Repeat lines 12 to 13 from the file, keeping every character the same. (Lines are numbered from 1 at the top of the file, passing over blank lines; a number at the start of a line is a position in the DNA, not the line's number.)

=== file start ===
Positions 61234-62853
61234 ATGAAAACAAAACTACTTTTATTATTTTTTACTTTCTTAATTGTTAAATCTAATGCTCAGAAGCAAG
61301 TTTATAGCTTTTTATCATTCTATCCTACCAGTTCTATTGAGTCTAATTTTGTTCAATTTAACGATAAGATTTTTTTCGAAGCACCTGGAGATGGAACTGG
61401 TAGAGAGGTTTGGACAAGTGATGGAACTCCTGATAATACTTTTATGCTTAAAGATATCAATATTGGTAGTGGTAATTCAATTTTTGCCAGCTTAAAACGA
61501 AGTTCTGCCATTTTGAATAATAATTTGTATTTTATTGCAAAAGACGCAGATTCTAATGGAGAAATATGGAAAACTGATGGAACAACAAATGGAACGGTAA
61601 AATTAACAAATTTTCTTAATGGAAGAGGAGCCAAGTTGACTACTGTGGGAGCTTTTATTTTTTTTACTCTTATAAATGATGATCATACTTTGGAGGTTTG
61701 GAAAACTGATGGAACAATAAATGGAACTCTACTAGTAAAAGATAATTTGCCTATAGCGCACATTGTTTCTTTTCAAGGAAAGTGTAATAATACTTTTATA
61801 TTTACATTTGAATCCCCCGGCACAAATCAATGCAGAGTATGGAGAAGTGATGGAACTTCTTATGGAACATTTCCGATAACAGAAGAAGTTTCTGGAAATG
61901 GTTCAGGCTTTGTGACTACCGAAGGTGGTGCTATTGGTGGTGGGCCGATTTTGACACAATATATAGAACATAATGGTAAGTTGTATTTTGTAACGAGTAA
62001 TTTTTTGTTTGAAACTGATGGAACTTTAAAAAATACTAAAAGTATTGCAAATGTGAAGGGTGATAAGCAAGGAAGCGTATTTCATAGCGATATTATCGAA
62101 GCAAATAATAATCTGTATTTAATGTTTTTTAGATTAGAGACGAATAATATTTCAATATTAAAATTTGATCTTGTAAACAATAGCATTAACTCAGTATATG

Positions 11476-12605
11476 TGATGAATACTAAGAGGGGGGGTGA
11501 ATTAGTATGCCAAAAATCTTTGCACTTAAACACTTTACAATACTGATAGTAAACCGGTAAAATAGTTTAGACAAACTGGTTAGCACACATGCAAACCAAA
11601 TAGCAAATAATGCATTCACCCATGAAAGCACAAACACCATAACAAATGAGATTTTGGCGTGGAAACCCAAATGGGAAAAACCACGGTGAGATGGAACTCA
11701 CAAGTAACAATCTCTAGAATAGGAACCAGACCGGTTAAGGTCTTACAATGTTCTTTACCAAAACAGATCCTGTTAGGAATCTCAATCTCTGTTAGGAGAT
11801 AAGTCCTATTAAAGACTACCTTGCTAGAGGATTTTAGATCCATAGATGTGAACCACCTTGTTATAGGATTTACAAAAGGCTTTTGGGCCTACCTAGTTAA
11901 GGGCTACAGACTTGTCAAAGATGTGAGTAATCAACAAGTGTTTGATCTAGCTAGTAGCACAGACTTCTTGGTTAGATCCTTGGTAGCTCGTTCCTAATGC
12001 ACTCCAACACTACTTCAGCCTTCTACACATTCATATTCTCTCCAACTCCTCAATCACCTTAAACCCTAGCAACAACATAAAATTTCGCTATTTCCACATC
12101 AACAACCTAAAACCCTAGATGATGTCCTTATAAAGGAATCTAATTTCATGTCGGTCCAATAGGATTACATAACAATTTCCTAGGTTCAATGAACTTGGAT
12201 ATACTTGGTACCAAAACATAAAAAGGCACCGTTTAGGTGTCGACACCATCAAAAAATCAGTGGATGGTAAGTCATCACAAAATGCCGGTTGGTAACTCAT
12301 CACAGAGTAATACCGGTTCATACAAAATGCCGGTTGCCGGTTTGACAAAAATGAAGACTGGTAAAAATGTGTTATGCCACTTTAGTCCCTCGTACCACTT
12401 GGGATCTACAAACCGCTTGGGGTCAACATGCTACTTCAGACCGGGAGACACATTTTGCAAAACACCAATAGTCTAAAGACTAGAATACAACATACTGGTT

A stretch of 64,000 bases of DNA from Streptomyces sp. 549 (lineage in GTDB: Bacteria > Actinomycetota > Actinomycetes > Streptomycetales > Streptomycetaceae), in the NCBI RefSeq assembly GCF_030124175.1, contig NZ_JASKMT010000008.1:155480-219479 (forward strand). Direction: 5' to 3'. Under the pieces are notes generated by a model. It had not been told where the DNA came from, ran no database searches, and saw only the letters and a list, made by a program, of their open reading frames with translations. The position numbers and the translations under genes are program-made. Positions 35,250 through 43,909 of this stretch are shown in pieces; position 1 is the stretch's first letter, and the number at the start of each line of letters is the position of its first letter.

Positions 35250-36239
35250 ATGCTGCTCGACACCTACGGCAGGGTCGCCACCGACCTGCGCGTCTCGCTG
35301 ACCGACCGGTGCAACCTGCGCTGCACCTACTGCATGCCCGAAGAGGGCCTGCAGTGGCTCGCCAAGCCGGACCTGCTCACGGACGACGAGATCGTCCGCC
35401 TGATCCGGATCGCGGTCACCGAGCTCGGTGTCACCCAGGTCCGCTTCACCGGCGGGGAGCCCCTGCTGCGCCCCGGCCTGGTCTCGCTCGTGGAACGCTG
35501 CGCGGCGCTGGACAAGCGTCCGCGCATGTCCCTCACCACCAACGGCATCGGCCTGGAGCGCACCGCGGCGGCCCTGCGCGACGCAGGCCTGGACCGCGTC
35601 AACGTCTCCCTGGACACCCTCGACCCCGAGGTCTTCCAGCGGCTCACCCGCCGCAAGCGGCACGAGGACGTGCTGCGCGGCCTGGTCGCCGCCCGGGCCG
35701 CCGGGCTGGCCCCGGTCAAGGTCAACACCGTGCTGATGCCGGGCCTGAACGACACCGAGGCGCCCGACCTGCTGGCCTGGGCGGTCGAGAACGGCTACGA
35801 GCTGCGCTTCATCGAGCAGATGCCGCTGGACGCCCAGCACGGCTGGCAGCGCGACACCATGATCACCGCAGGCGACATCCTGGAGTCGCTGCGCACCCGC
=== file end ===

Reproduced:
Positions 11476-12605
11476 TGATGAATACTAAGAGGGGGGGTGA